Following the introduction, on 1 March 2019, of the ban on the use of tramadol in competition, the Union Cycliste Internationale (UCI) can today confirm that it has carried out 143 tests on 117 riders at 11 events on the UCI WorldTour Calendar. All tests came back negative.
The UCI – with the support of the Cycling Anti-Doping Foundation (CADF), the independent body mandated to define and lead the strategy on anti-doping testing and investigations in our sport – took samples mainly at the finish line of races. Tests were carried out using the Dried Blood Spots (DBS) reference method. Developed by the Swiss company DBS Systems, sampling kits were used to conduct this minimally invasive test, which involves collecting a small amount of blood from the rider's fingertip.
Adopting the most advanced technologies, the University of Geneva (Analytical Sciences) have developed and validated the detection method used. The analyses were conducted entirely independently at Geneva University Hospitals’ Clinical Pharmacology and Toxicology Division. The University of Lausanne’s Centre of Research and Expertise in Anti-Doping Sciences coordinated the project, setting out suitable procedures compliant with anti-doping regulations, and was responsible for the monitoring and anonymous validation of the results.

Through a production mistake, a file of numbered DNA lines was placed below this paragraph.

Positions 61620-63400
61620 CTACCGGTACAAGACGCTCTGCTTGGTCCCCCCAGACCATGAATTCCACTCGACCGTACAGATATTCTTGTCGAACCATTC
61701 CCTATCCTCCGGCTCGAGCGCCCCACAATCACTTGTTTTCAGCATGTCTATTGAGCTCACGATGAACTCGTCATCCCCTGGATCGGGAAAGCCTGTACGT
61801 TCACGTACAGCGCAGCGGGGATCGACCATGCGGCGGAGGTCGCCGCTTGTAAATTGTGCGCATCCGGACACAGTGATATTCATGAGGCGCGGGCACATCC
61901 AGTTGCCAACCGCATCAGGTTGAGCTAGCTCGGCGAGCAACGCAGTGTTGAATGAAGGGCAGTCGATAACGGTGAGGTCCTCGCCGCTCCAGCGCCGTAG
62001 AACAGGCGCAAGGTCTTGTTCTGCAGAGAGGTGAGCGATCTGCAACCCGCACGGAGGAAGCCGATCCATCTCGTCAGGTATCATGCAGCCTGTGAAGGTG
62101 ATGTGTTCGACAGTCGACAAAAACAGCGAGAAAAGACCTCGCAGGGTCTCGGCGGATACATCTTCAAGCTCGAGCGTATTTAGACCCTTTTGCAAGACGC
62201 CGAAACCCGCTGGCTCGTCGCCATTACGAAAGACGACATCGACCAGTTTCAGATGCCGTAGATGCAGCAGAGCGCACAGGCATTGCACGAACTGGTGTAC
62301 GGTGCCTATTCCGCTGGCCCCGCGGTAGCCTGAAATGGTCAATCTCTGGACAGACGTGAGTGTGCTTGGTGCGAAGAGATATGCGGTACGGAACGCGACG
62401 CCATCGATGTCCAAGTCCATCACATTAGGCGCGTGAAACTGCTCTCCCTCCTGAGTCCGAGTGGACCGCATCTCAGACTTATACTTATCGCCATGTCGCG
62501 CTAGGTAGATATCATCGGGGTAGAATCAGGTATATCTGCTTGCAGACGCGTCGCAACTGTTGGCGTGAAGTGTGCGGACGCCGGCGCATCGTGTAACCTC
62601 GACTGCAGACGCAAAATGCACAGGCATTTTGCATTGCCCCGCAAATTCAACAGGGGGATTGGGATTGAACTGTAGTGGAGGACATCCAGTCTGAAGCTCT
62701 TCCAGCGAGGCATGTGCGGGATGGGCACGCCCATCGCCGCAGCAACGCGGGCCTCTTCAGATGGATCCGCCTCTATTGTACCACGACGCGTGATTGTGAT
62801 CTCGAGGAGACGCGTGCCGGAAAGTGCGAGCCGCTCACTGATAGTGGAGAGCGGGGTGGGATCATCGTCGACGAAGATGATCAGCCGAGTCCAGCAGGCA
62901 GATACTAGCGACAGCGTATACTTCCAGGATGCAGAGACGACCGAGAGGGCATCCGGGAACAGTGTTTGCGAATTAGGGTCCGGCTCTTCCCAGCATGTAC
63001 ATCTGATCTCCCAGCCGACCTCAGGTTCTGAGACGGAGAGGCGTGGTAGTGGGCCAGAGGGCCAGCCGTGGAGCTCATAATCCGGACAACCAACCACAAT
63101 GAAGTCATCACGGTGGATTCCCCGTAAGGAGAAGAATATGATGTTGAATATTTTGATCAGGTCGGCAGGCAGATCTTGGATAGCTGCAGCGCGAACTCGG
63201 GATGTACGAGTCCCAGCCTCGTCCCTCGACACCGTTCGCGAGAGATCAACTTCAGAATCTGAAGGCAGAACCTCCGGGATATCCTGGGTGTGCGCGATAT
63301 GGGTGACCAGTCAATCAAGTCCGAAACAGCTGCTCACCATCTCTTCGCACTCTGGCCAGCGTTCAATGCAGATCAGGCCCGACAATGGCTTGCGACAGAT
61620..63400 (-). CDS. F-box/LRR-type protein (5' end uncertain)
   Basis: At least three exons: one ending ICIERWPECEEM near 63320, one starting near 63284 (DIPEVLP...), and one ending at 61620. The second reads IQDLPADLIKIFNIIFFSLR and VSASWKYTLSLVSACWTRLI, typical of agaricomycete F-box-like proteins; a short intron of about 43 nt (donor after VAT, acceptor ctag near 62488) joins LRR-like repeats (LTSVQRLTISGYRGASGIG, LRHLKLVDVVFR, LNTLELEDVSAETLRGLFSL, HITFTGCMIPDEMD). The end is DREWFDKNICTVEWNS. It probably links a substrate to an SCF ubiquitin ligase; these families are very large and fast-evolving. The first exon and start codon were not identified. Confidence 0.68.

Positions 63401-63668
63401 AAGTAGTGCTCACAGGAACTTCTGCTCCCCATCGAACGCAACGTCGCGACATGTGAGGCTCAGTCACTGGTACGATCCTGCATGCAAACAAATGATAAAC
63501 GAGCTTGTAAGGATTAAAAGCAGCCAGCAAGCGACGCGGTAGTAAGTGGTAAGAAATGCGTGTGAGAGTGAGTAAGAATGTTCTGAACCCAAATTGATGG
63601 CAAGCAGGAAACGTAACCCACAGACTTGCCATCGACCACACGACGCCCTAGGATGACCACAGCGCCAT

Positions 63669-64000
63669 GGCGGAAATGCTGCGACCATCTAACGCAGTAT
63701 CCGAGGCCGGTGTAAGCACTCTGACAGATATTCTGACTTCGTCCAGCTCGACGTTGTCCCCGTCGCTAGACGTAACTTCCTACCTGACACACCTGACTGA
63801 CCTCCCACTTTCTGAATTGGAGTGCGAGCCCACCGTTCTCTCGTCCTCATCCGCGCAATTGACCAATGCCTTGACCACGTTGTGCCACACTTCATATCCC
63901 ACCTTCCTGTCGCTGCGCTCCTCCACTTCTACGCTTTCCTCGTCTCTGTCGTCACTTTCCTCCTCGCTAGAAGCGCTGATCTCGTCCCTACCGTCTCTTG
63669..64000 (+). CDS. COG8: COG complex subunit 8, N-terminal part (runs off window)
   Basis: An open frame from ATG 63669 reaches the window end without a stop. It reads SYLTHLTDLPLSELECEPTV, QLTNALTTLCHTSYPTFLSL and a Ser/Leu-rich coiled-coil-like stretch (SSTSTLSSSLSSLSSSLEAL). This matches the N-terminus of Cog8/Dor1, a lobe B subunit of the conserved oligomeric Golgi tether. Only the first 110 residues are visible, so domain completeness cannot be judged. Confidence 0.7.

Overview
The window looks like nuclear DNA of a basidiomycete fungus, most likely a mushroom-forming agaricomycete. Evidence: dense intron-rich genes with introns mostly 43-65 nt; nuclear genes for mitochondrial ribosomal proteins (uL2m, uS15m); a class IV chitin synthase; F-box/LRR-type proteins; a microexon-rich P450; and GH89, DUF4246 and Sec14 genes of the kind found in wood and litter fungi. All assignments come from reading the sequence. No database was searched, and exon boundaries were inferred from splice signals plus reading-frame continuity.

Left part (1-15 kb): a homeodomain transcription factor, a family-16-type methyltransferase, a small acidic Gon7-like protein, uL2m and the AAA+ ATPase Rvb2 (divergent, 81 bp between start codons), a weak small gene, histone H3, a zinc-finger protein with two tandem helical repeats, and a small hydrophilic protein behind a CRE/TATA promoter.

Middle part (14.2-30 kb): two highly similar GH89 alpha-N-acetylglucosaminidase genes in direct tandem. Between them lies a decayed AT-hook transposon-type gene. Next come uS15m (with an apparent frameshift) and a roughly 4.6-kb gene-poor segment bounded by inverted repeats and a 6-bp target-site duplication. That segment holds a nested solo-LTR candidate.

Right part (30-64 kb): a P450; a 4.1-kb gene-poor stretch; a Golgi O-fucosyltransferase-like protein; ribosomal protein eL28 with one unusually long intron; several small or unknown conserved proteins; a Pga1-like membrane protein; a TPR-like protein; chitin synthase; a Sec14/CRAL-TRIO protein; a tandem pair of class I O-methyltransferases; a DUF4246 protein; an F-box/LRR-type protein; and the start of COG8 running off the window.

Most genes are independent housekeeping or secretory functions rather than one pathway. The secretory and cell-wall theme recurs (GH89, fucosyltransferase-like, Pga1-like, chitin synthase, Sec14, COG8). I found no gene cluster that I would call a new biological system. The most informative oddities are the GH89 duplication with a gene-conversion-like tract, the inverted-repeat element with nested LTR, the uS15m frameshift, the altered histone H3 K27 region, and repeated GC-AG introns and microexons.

The riders and teams welcomed the testing and demonstrated full cooperation with staff on the ground.
These medical tests are designed to reduce the risks in competitive cycling, with a number of studies having shown that tramadol may cause drowsiness, loss of concentration and drug dependency. Among other objectives, these tests aim to reduce the risk of dependency on opiates.
The programme monitoring the misuse of tramadol will continue throughout the season across all disciplines, including at the various UCI World Championships.
Speaking about this first report, UCI President David Lappartient said: "The in-competition tramadol testing programme has entered its transition phase. I would like to thank the staff working on the ground for leading this programme to a successful conclusion, as well as our scientific partners for their support. I would also like to thank the riders and teams who have shown a real desire to make this risk-reduction programme in the peloton a success."